So, what are disruptive technologies? Disruptive technologies are those technologies that either change the landscape of an existing industry or create a new industry altogether. This extreme shift differs significantly from sustaining technologies and innovations which, as noted above, enhance the performance of existing products, often via increased capacity, improved functions, or similar performance-oriented features. Like the book’s sequel, the Innovator’s Dilemma examples are great and offer comprehensive Innovator’s Dilemma case study stories.
Remember, this book is primarily aimed at those companies who are already leading their company and who are struggling with how to shift gears and stay leading even as the technology around them changes and evolves. This is an incredibly important concept in today’s era in which new technologies are constantly emerging and yet businesses also have to learn when the culture is ready for a new technology. For example, Apple developed the first iPad technology back in 1982 but that was too early and too expensive for consumers. Christensen continues and explains the importance of either partnering or acquiring subsidiary companies that match values but offer the right mix of personnel and resources to invest in disruptive technologies.
Those interested in learning more about the core concepts in this book can easily access it via the Innovator’s Dilemma PDF, the Innovator’s Dilemma Kindle book, or the Innovator’s Dilemma audiobook. Wherever you get your version of the book from, read through the Innovator’s Dilemma review comments to learn more about how valuable readers just like you find Christensen’s groundbreaking book.
Disruptive innovation is the transformation of an expensive, complicated product into something more affordable, more accessible, and more available to consumers. Take for example TurboTax, and how it used a disruptive business model to transform the accounting industry. Initially, TurboTax’s software wasn’t as good as an actual accountant, but it was cheap and easy to use and so consumers gradually drifted towards it. As more and more consumers chose it over the leading accounting firms, TurboTax improved its features and capabilities and thereby became a leader in the tax preparation industry and one of the enduring disruptive innovation examples 2018 and disruptive innovation examples 2019.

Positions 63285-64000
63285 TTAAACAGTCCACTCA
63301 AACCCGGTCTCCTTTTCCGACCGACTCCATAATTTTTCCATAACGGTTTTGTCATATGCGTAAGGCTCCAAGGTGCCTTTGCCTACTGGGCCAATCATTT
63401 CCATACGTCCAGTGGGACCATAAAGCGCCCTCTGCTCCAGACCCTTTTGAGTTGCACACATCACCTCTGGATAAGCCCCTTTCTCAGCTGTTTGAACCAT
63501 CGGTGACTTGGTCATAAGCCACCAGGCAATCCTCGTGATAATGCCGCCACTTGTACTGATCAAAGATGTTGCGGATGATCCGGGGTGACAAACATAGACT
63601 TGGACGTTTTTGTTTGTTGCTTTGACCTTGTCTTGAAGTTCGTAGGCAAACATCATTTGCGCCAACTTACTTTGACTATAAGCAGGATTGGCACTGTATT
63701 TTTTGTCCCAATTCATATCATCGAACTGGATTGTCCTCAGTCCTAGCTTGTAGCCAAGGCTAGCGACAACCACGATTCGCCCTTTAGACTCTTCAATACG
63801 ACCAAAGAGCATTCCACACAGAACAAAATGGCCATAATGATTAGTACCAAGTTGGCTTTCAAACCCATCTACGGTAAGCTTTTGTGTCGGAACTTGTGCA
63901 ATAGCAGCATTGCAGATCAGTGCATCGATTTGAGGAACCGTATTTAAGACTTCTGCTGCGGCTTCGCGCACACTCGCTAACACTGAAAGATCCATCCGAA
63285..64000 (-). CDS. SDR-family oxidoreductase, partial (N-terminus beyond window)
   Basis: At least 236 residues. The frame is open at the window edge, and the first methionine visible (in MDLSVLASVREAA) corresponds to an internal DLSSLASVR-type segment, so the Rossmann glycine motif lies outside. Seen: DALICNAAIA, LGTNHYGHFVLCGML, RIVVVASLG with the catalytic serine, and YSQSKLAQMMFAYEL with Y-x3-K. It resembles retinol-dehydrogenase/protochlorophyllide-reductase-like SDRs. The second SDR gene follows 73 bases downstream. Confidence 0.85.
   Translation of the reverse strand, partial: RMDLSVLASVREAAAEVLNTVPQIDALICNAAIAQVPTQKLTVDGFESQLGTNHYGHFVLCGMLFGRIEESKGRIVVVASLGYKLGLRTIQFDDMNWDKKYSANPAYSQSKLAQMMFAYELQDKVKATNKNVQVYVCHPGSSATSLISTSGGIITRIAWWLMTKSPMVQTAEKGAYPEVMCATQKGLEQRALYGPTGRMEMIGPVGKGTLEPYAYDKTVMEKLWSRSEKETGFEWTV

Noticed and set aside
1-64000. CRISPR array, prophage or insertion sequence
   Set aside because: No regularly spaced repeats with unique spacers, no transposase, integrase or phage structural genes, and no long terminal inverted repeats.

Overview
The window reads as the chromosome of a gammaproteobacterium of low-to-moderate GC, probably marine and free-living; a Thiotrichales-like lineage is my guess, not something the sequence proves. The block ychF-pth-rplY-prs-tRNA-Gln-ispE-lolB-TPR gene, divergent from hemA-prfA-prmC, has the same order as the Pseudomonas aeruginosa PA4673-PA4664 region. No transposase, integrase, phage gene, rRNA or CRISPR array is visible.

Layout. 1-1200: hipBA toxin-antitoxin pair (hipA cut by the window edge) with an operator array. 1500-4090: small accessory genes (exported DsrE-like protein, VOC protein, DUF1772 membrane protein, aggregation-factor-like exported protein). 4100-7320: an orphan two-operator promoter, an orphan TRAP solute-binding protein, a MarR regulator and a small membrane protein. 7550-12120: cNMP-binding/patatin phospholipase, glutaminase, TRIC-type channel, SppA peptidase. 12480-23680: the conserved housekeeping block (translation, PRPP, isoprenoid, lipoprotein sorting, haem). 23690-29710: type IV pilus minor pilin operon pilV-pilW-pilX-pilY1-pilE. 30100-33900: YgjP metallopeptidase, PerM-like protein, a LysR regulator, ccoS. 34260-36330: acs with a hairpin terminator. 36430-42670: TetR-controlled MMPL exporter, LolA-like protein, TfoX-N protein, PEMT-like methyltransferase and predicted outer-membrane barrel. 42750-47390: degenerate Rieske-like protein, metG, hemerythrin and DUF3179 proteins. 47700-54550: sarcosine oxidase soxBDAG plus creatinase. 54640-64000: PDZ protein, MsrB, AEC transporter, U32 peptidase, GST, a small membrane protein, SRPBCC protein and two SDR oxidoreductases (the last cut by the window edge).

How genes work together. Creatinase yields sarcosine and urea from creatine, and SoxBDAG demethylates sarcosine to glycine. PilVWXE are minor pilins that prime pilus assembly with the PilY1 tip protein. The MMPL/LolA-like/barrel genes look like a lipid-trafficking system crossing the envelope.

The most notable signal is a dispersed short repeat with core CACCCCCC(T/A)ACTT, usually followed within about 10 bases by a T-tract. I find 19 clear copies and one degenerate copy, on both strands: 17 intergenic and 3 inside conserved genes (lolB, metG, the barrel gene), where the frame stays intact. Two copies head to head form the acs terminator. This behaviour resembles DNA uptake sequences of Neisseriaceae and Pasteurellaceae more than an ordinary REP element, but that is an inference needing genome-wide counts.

Some like to say Uber is a disruptive innovation example, but Uber doesn’t really fit Christensen’s theory nor that theory put in another renowned disruptive innovation book, The Innovator’s DNA. This is because by definition in Innovator’s DNA chapter summaries, disruptive innovations must originate either in low-end or new-market footholds — which is to say they must either provide the cheapest solutions (such as TurboTax) or they must open the door to a new market (such as how personal copiers made it possible for individuals and small organizations to make their own photocopies instead of relying on companies). Uber began as a San Francisco company with customers who were already hiring taxis and simply offered an alternative. They thus worked first at building and growing a position in the existing market and then appealing to overlooked segments and targeting those who were previously non-consumers.
Of course, disruptive innovation is not just about private businesses. You’ll find plenty of great examples of disruptive innovation in healthcare and disruptive innovation in education. For more information, there are plenty of resources available — some of the most popular include the Innovator’s DNA review or reviews of the basics via a “disruptive innovation for dummies” video.
Before you start investing in the theories of disruptive technologies and disruptive innovations, you’d likely like to know a bit more about the man at the center, author, professor, and innovator Clayton Christensen. Christensen was a highly esteemed American academic and business consultant who served on several boards and taught Business Administration at the Harvard Business School.
In addition to the many Clayton Christensen books that are available, there are a great number of interesting and engaging Clayton Christensen articles. Perhaps his best well known is his How Will You Measure Your Life essay. In this essay, he writes of how a person can sustain motivation at both work and life in order to spend one’s life more balanced with a happy focus on family, relationships, and personal self as well as work and finances. There is also a How to Measure Your Life by Clayton Christensen TED Talk and How Will You Measure Your Life audiobook. Both offer the same how will you measure your life theories but in different manners and different memorable how will you measure your life quotes. Perhaps one of the best and most thought-provoking quote Clayton Christensen has within this essay is the following:
“In your life, there are going to be constant demands for your time and attention. How are you going to decide which of these demands gets resources? The trap many fall into is to allocate their time to whoever screams loudest, and their talent to whatever offers them the fastest reward. That’s a dangerous way to build a strategy.”